FIELDS OF DREAMS - Season Wrapup - 2012






Our Field of Dreams reports might not be complete, but they’re up-to-date, meaning that every existing Major League Baseball stadium that we’ve seen a game in has been posted. 

Meanwhile, we still have four stadiums that we either have visited but not seen a game in, or…in the case of Oakland…it’s been such a long time that the information is no longer valid. Here are those four stadiums and our limited impressions of them…



Comerica Park, Detroit, Michigan – Great looking stadium in downtown Detroit. Whether that’s good news or bad news depends on your opinion of the city. There’s a kid’s play area in the outfield featuring a little Ferris wheel and the tigers on each side of the scoreboard let you know what the home team is.


Here are the stats:
Opened: 2000
Surface: grass
Construction cost: $300 million
Capacity: 45,010
Field dimensions: Left Field – 345 ft.; left center – 370; Center Field – 420 ft.; right center – 365; Right Field – 330 ft.
Home team: Detroit Tigers (American League, MLB) 2000 - present
Events attended: none, just visited the stadium when the team was away.

The View from the Former McDonald's




U.S. Cellular Field, Chicago, Illinois – A fairly unloved replacement for the legendary Comiskey Park, home of the White Sox. Steep, the upper deck is set fairly far back. The front row of the upper deck is farther away from the field than the last row of the old stadium. It’s also famous for its exploding scoreboard, which shoots off fireworks when the Sox hit a home run.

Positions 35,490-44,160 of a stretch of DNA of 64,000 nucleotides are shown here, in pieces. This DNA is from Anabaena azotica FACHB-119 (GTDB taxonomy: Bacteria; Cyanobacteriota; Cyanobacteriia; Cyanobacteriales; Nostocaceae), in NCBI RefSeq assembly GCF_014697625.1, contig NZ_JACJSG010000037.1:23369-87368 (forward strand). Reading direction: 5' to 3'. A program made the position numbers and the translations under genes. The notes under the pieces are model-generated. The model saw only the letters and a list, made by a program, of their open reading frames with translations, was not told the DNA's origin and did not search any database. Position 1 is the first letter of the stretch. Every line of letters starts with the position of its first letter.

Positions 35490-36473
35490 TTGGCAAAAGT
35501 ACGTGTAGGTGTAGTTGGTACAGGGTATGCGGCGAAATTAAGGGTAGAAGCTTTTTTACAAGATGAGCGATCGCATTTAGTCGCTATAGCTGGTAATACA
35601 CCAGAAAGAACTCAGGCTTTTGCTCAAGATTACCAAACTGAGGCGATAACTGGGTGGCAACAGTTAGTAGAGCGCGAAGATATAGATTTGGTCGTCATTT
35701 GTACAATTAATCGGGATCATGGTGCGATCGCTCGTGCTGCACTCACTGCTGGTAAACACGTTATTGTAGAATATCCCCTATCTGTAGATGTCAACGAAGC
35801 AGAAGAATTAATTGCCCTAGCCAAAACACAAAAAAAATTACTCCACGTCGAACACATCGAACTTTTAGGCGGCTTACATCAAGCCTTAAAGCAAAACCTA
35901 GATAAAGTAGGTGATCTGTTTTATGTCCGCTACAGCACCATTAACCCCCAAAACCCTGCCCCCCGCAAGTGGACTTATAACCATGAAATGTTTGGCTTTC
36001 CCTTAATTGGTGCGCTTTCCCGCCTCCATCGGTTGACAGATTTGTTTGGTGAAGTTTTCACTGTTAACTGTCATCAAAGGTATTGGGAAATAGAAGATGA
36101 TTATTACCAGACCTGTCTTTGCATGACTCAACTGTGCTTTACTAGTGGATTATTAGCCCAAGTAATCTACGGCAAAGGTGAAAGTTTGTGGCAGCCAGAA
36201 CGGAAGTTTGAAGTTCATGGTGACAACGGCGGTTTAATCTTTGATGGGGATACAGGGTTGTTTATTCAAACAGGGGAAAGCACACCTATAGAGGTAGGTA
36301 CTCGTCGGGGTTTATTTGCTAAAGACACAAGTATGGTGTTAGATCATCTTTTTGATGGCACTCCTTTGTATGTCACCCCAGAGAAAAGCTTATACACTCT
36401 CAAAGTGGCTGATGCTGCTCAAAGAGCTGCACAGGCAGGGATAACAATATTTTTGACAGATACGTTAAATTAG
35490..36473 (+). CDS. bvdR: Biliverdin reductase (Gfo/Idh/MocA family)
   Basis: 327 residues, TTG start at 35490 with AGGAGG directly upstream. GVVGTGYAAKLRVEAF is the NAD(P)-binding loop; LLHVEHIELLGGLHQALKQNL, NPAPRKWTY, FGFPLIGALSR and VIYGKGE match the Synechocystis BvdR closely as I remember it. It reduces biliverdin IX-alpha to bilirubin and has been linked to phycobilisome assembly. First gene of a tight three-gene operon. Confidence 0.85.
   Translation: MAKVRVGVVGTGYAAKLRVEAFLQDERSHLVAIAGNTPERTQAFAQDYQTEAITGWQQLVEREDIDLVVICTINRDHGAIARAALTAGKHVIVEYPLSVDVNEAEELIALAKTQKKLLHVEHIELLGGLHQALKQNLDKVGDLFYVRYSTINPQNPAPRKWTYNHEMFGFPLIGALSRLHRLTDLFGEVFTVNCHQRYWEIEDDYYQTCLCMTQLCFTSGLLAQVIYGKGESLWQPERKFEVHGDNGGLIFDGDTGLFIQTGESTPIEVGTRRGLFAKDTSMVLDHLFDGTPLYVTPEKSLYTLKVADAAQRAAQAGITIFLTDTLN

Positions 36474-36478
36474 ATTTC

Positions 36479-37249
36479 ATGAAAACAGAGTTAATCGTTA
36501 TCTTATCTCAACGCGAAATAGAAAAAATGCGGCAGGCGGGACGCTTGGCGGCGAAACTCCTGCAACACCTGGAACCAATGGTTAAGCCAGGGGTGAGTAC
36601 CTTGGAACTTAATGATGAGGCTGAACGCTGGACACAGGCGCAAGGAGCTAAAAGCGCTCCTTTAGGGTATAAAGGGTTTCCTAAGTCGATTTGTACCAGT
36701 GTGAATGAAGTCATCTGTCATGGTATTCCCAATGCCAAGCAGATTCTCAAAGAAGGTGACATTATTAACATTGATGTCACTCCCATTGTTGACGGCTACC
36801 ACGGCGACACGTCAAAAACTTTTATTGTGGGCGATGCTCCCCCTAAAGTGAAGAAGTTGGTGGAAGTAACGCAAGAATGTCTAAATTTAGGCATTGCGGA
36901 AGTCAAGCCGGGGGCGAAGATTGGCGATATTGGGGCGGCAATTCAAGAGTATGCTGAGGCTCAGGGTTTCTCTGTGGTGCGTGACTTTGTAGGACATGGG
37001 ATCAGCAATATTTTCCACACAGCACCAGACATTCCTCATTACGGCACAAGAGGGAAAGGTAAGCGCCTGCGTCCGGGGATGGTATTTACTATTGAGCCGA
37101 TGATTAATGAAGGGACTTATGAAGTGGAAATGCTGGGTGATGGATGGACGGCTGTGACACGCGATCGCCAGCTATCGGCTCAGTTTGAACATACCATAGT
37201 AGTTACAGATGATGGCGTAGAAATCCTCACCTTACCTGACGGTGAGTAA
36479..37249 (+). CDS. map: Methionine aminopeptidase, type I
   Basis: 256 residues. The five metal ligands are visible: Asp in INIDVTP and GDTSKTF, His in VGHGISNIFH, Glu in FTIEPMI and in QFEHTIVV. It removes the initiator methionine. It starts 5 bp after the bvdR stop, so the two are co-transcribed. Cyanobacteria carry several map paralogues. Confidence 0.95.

Here are the stats:
Opened: 1991
Surface: Bluegrass
Construction cost: $167 million
Capacity: 44,321
Field dimensions: Left Field – 330 ft.; left center – 375; Center Field – 400 ft.; right center – 375; Right Field – 335 ft.
Home team: Chicago White Sox (American League, MLB) 1991 - present
Events attended: none, just visited the stadium when the team was away.


Wheelchair seating is spread out, mostly in the top row of the lower deck and into the outfield. The seats we examined look like they’d be a good place to watch a game from. There’s a very good ADA information page on the team’s website, including a map of wheelchair accessible seating. It’s one of the best we’ve seen.

Transit is excellent with an adjacent, wheelchair accessible Red Line station of the Chicago L.


Rogers Centre, Toronto, Ontario, Canada – The first successful retractable roof stadium. Notable features include the hotel in the outfield and artificial grass that causes no small amount of consternation and injuries to visiting teams. Located right next to the CN Tower.

Here are the stats:
Opened: 1989
Surface: AstroTurf GameDay Grass
Construction cost: $570 million
Capacity: 49,539
Field dimensions: Left Field – 328 ft.; left center – 375; Center Field – 400 ft.; right center – 375; Right Field – 328 ft.
Home team: Toronto Blue Jays (American League, MLB) 1989 - present
Events attended: none, just visited the stadium when the team was away.